From the top of The Wall, or Chair 10 as it’s commonly referred to, it’s about a 15-20 minute hike to the Cirque. As this part of the program was not only new for Ben, but also the resort, we were escorted by members of Kirkwood’s ski patrol, who were more than happy to ditch their usual morning duties in favor of skiing the Cirque with us, as well as Sam, the general manager of Kirkwood’s Ski and Ride School. On the stroll up, I listened as patrol and EK explained how they are still fine-tuning guided skiing through this terrain and working to get all the right elements in place—such as rescue equipment and anchors for belaying in case of emergency—in order to make this a more viable option for the guided service going forward.
After evaluating the snow conditions and choosing a route, we dropped one by one into a steep couloir at skier’s right, with Jon leading the way. Chalky snow in the chute gave way to softer conditions down below and we were all smiles as we made our way down each segment. You can tell how amazing the terrain is by just looking up at the Cirque, but once you’ve dropped into it you really get a feel for the possibilities. The numerous entry routes, combined with rocky features and chutes all over the place create endless options. It’s no wonder the zone gets used as a venue for testing some of the world’s best skiers every year. With the FWT having wrapped up just a few days prior, we were able to get a look at, and ski, some of the competitors’ lines close up–gnarly to say the least.
Jon points out the vast terrain just beyond the resort boundary
After a successful completion of lap number one, it was back down to Chair 10 for round two. At the patrol shack up top, ski patrol rotated in two new escorts who were happy to tag along. We skied the same entry couloir and then veered left into some even better snow for our second lap, finding a few things to jump off of in the process. While part of us wanted to lap it all day, there is so much good terrain surrounding the resort that we decided to venture out to another area. We skied back down to the EK HQ, refueled and geared up to head out of bounds.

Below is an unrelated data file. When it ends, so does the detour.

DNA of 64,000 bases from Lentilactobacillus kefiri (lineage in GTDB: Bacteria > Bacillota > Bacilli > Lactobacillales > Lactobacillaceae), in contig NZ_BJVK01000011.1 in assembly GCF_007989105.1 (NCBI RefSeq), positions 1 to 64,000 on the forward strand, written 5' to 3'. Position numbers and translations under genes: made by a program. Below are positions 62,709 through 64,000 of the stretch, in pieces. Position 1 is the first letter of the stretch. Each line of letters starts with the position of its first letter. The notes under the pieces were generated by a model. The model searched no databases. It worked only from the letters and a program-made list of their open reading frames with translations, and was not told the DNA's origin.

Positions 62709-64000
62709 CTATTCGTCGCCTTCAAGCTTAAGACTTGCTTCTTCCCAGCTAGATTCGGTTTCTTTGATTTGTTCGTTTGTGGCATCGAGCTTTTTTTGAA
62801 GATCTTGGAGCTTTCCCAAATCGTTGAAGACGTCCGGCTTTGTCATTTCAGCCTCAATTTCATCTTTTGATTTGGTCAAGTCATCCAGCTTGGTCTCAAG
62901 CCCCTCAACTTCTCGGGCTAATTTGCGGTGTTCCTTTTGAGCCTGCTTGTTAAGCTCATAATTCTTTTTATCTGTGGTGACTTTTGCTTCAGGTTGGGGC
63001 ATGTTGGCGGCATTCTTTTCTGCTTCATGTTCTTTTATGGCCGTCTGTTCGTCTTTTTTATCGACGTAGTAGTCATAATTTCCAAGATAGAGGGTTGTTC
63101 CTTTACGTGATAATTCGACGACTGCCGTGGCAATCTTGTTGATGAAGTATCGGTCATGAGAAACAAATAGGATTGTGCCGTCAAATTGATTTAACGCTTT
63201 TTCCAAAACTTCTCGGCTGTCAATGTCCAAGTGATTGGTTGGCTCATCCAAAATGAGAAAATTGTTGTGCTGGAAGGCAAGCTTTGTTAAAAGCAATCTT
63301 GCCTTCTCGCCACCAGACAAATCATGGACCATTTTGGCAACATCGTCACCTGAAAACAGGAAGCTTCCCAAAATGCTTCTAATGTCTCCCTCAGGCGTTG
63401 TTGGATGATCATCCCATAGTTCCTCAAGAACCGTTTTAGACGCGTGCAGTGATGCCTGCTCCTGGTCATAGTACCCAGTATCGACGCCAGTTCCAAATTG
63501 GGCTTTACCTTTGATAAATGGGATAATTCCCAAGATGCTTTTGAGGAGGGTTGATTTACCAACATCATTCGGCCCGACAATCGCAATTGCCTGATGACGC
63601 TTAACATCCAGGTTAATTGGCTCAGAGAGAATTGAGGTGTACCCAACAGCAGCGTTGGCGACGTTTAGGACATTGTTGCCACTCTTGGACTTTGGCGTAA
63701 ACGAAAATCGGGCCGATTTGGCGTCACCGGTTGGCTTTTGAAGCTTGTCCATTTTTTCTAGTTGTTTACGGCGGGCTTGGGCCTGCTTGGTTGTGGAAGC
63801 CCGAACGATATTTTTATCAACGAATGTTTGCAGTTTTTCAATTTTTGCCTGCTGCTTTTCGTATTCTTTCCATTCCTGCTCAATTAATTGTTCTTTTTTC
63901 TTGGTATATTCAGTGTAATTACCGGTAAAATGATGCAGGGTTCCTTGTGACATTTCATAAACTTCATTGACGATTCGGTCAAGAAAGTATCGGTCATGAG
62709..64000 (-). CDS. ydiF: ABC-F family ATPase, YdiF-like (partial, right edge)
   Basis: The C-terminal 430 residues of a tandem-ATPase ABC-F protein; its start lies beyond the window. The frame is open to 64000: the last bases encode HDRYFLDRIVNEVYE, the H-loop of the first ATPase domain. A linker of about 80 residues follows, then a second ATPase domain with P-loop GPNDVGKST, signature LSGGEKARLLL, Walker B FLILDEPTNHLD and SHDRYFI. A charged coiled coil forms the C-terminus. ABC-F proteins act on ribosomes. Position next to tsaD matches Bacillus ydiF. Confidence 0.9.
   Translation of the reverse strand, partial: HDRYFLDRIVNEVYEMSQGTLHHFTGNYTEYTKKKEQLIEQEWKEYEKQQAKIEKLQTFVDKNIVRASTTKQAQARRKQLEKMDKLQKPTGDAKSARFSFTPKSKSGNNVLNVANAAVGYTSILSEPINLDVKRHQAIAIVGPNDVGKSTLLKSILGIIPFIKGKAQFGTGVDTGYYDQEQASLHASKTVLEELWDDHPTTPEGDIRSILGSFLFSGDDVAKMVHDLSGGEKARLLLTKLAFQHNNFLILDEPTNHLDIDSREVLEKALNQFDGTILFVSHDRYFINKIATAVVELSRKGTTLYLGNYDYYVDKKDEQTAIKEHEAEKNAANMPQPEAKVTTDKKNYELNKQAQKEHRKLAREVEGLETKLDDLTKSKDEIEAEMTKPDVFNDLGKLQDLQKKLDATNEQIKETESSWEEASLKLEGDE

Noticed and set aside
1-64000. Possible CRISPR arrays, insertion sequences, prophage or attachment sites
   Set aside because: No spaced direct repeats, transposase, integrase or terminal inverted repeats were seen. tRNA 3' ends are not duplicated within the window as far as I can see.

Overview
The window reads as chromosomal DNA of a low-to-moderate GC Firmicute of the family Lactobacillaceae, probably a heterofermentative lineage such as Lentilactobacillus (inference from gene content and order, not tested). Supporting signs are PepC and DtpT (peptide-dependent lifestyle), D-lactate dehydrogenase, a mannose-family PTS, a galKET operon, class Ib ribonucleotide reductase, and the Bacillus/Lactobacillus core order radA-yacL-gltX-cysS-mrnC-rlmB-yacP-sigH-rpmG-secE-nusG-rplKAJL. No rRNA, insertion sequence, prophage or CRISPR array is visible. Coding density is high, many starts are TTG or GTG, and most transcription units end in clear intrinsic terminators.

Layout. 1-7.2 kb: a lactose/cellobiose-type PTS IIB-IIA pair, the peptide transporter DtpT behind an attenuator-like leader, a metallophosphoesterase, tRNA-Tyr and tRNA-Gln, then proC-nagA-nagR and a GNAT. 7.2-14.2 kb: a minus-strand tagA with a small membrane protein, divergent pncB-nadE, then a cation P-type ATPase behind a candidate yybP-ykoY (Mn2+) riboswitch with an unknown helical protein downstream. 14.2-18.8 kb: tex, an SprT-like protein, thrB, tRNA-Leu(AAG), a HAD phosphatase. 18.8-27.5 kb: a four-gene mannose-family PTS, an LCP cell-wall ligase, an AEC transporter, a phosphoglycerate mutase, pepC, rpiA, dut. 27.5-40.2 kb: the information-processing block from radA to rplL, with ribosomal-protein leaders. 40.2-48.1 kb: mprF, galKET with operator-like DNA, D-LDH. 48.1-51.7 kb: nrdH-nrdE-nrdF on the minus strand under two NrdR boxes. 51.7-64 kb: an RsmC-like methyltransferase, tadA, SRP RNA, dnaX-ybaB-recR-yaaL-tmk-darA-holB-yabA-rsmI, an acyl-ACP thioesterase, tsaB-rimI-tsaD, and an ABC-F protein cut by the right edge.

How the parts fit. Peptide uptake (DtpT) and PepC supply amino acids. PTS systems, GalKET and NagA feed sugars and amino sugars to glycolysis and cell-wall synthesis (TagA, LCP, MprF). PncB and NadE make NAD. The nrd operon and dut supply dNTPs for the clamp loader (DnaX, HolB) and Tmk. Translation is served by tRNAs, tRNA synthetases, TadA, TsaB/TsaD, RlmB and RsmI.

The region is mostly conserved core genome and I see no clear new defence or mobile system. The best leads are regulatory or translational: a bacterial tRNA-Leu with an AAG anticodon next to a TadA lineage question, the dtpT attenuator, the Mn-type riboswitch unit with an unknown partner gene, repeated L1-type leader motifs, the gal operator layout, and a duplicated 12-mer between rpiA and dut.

Back outside we hopped on the Cornice Express, a.k.a. Chair 6, and headed to the top. From there, we hiked west, toward Glove peak and traversed around to Thunder Bowl, a huge bowl with many different options depending on the snowpack. The main part of the bowl funnels into a number of different chutes and after some evaluation we (Jon) picked the best route down the exposed face. The sun shined on us as we descended the soft snow at the top. While we enjoyed the turns, we made sure to remember that this was a no-fall zone, as the wrong move could send you tumbling over some less-than desirable terrain. We made our way through a hairy choke at the center of the face that gave way to soft and creamy turns down below.
As we shed some layers in preparation for the skin back up to the ridge, we admired the bowl and all the options it offers, including the wall adjacent to our route. While the resort itself has amazing terrain, it’s gems like this, just beyond the gates, that many people don’t often see. The skin back up to the ridge was a quick 20-minute trip and as we looked around we imagined how much fun the tree’d runs around us would be to descend also. We had just seen the tip of the iceberg.
Thunder Bowl, just outside the resort boundary
If you want to explore some of this terrain for yourself, head over to expedition.kirkwood.com to check out all the programs they offer. You can also call Expedition Kirkwood at 209-258-7360 to discuss options and make reservations which are highly recommended.